In today’s economy, when personnel are increasingly mobile and information exchange is virtually instantaneous, it is no longer sufficient to respond to intellectual property theft or unfair competition by former employees after it is discovered. Businesses must set into place effective technical, procedural and legal safeguards to prevent disclosures of proprietary information and departures of key staff before they occur, and be prepared to spring into action immediately upon learning of real or potential losses. Equally important, any business that hires employees or uses third-party vendors must recognize that it may face allegations that it benefited from inappropriate or illegal access to trade secrets.
With our extensive resources and lawyers located strategically across the United States, Hunton Andrews Kurth’s unfair competition and employee raiding practice provides sophisticated, rapidly deployable litigation counsel when and where our clients need us, whether the matter involves a leak of critical information or the mass hiring of an entire office of employees by a competitor. We are fully prepared to initiate emergency proceedings, conduct expedited or compressed discovery, and proceed to trial without the benefit of advance disclosures, particularly when unnecessary delays may jeopardize a clients’ position in court—and in the marketplace.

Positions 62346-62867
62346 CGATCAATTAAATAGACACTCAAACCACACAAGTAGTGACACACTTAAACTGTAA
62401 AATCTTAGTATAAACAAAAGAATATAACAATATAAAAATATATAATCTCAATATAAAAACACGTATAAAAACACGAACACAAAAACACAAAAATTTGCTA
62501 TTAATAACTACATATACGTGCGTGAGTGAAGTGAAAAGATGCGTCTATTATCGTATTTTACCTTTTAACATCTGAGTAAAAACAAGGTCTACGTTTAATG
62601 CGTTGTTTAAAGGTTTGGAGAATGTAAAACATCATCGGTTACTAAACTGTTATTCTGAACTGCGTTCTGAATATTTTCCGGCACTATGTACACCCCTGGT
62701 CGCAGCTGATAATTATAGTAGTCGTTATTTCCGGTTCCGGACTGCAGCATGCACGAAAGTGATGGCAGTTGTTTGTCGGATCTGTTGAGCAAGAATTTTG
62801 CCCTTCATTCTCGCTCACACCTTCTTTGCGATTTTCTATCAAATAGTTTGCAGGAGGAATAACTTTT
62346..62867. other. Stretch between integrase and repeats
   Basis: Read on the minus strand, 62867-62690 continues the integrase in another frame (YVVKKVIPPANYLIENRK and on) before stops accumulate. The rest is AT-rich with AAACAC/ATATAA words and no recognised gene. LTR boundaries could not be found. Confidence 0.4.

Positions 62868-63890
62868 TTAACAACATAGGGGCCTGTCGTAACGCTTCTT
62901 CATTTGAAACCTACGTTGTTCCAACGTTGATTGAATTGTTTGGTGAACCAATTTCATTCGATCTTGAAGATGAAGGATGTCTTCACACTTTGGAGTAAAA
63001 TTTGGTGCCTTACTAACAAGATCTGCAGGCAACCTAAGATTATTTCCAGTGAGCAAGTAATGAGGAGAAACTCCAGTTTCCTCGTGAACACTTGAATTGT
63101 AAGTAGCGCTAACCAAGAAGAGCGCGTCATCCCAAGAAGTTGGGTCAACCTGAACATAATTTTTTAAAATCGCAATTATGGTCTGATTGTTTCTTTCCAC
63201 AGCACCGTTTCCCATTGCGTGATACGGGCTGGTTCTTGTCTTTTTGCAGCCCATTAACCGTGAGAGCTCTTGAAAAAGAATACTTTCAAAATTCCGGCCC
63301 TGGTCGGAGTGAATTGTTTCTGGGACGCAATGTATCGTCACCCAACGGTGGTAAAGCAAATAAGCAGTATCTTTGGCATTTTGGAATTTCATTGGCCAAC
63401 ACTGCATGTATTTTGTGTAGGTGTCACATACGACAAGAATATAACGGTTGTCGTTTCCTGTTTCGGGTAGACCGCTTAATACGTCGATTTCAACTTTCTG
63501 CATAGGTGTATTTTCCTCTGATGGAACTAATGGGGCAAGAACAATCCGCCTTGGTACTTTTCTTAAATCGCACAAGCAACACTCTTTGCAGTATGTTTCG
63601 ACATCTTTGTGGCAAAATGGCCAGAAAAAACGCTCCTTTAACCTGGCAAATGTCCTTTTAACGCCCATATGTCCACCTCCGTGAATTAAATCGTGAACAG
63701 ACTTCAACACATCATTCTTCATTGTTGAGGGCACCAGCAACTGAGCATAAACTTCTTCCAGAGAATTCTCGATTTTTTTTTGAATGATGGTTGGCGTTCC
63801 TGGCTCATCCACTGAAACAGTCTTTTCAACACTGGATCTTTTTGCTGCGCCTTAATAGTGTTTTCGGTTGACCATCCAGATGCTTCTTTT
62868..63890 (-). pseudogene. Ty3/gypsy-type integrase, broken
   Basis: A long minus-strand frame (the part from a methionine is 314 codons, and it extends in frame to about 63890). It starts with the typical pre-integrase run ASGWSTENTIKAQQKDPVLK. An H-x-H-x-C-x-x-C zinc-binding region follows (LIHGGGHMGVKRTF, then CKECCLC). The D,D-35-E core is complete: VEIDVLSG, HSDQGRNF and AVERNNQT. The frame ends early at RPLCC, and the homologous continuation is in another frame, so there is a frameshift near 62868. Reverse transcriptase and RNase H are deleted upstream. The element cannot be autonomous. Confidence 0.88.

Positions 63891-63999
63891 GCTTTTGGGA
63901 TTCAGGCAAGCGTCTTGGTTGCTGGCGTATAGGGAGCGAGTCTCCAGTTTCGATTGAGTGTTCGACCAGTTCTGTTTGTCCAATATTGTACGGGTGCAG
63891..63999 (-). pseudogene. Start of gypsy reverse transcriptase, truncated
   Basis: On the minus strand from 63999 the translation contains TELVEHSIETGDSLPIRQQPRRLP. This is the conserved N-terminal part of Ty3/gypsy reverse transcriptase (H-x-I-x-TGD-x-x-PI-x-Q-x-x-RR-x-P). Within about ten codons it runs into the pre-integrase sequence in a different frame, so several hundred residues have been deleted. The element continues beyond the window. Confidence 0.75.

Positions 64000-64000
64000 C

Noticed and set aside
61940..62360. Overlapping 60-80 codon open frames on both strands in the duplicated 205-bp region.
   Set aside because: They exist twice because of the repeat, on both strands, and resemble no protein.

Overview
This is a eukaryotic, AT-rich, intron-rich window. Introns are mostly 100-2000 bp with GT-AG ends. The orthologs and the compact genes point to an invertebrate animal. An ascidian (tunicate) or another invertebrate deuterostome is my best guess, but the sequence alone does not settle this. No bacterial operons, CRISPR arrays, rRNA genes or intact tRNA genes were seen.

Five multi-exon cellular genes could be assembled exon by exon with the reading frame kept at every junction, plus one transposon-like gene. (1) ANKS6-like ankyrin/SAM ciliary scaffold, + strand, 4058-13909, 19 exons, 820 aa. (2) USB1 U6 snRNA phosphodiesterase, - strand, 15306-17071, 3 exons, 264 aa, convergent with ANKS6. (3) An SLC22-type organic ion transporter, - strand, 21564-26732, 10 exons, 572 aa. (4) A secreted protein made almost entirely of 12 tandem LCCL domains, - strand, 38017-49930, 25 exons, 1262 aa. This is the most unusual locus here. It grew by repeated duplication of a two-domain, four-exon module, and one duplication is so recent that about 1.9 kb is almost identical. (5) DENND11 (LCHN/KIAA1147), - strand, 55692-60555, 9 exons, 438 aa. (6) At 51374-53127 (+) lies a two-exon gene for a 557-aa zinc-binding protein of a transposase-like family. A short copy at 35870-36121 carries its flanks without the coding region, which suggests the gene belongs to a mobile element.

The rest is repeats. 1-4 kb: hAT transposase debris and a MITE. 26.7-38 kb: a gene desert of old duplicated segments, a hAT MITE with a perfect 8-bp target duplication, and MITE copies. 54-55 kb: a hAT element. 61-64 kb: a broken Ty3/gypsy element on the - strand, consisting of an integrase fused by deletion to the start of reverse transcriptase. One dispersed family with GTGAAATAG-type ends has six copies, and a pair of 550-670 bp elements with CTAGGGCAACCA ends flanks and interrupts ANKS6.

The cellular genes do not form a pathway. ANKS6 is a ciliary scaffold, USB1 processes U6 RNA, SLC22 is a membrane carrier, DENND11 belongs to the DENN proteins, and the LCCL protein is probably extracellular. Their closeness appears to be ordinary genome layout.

Our skilled litigators are deeply familiar with the tools used to create, disseminate and protect intellectual property assets, and with the various laws that govern intellectual property and employment issues from state to state and at the federal level. Above all, our lawyers have extensive trial experience. Our team includes numerous courtroom veterans able to structure and deliver a clear, persuasive case that merges client objectives with the evidentiary requirements of the law. Outside the courtroom, we help clients and their vendors develop and implement comprehensive trade secret protection as well as employee retention and non-disclosure schemes, including the use of enforceable non-competition and non-solicitation agreements, policies and procedure manuals, trade secret audits, and facility and data security protocols.